The Pirates say that with the bill, the social networks may be filled with old-fashioned spam that is impossible to wrestle with. This complaint should be thought of. But you know, I think this "risk" is ultimately just a demagogic one because the bill really targets censorship that is done by humans for very clear political goals. It's plausible that if social networks have some spam-fighting algorithms, they would need more rigorous procedures to find out who is a real human user because those users' posts have to be protected against censorship.

Well, I am not quite sure how the bill would deal with the situation in which the censorship would be blamed on an algorithm – that was nevertheless designed to politically distort the discussion.



Readers who speak Czech should read the draft (PDF). It has just ten pages. About 1/2 of them is a justification of the bill. One needs to protect the freedom as defined in the Charter of Civil Rights and Freedoms, an amendment of the Czech Constitution (which is a highly extended counterpart of the First Amendment of the U.S.). Authors define the law as a necessary defense against some anti-freedom evolution in Western Europe and the U.S. (very correct) and claim the draft to be compatible with the Czech and international legal constraints, to bring no new expenses, and other things. They explain that they basically want some discussions e.g. blogs to be exempted (the number of users already does so, but so does the adjective "realtime") if the discussion is pre-moderated and the restriction on plurality of opinions is therefore expected.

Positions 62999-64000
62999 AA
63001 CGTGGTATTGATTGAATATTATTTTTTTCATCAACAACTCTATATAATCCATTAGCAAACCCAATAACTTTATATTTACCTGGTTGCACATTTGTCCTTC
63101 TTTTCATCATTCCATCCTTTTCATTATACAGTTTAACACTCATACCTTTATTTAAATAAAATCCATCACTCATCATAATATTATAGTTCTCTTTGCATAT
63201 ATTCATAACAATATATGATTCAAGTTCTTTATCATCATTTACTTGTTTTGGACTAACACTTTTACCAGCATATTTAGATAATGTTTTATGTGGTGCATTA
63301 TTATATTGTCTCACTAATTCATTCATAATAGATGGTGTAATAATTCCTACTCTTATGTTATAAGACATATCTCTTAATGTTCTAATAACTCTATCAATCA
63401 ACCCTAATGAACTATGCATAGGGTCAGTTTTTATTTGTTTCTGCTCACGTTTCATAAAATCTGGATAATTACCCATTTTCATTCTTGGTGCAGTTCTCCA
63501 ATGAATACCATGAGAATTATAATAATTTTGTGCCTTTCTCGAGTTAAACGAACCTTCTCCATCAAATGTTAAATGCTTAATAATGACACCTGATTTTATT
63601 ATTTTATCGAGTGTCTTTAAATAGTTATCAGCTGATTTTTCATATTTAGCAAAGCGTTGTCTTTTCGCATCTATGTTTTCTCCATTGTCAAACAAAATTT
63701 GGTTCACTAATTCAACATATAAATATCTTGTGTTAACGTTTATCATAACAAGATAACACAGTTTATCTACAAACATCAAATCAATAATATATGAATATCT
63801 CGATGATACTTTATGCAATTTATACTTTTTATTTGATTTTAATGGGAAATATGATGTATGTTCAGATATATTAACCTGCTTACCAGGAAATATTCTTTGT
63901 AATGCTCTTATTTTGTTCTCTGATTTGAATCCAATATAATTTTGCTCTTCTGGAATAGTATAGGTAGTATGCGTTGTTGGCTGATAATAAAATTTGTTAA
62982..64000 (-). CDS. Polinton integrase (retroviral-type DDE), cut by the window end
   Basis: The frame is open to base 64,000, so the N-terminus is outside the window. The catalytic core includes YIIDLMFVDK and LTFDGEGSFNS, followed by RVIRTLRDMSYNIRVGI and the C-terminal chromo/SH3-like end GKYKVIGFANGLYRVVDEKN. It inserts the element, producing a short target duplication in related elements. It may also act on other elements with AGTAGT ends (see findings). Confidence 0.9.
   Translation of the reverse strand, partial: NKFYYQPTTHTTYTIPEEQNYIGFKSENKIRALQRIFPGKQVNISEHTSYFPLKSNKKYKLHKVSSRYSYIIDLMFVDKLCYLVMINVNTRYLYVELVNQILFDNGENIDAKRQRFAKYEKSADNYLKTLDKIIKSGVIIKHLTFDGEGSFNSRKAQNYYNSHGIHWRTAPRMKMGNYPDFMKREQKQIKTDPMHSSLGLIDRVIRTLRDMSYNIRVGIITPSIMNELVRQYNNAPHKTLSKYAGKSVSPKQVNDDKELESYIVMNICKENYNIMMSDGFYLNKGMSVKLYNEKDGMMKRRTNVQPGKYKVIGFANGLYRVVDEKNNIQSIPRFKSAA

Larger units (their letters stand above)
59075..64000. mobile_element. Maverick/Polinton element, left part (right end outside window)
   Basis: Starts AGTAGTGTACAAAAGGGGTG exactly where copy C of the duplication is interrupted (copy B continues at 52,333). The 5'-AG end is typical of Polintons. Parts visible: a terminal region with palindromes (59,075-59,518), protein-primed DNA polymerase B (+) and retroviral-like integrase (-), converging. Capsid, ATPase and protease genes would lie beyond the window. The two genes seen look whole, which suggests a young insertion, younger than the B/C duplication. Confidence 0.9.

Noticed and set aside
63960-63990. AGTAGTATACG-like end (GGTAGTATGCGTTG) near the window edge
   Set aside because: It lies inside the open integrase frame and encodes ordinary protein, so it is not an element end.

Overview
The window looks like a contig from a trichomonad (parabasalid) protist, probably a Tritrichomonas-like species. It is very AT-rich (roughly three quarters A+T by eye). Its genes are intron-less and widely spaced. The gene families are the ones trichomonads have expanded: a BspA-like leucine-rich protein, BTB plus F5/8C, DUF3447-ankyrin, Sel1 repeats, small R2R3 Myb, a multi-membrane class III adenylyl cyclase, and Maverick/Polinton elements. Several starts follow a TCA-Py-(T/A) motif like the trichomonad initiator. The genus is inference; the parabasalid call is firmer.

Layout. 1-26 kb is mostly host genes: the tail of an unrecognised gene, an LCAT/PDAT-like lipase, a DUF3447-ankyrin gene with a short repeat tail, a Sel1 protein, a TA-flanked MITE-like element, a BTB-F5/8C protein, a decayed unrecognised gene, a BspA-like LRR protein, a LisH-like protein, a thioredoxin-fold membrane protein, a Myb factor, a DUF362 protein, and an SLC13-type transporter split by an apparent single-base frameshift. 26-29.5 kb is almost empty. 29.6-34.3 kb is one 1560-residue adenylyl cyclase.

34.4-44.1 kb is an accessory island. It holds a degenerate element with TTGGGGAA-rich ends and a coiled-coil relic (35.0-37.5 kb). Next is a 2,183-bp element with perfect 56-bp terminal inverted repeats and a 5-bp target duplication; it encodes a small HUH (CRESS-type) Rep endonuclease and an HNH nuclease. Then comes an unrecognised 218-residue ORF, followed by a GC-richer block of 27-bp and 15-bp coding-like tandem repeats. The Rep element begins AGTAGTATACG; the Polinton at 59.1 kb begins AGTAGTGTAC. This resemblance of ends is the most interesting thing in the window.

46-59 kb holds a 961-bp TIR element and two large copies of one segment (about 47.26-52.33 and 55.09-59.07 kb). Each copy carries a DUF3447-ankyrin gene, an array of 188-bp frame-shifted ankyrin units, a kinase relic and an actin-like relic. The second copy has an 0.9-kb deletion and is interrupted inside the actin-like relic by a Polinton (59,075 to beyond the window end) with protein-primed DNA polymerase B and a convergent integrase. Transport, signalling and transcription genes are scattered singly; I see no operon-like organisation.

It also tries to clarify whether the entrepreneur or the administrator is subject of the new criminal act.

If you're a Zuckerberg of some sort, it is enough for you to be jailed when an administrator "acts on your behalf". I don't quite see what's the procedure to decide whether "a lowly administrator acts on his boss' behalf". And as I mentioned above, I don't know how the algorithm-assisted censorship would be dealt with. Let me hope that the proponents have some sane explanation or that one could be constructed.

OK, here is the proposed law.

Proposal by Klaus Jr, Majerová-Zahradníková, [6 other explicit names], and others to approve a law to amend the List of Criminal Acts and a List of Minor Offenses, with some numerical IDs of the affected bills

Delivered on January 25th, 2:49 pm

Law dated [...] by which the laws about criminal acts and offenses are amended. The Parliament has adopted the following bill on [...]:

First part
A newly defined criminal act

At the appropriate places [numerical IDs of many laws], one inserts the following:

Paragraph 179a: Violation of the freedom of speech

The operator or administrator of a publicly accessible electronic social network or another platform allowing realtime sharing of the user-created content which is used by over 100,000 users in Czechia, who intervenes into the freedom of speech of another person by illegitimately removing, banning, or otherwise making inaccessible a post shared on that network [some repetitive language here], which is not in a self-evident contradiction with the laws [Czechia already has some "reasonable" old-fashioned laws against the hate speech that are being respected], with international treaties involving Czechia, or good public manners, whose intent is to disable or complicate the public discussion about important questions of the public interest, will be punished by 6 months or up to 3 years of jail term, the ban of the business, or a financial punishment.

Second part
An amendment of the law about "some offenses"

At some appropriate place of the law, the following is inserted:

Paragraph 7a: Offense of violating the freedom of expression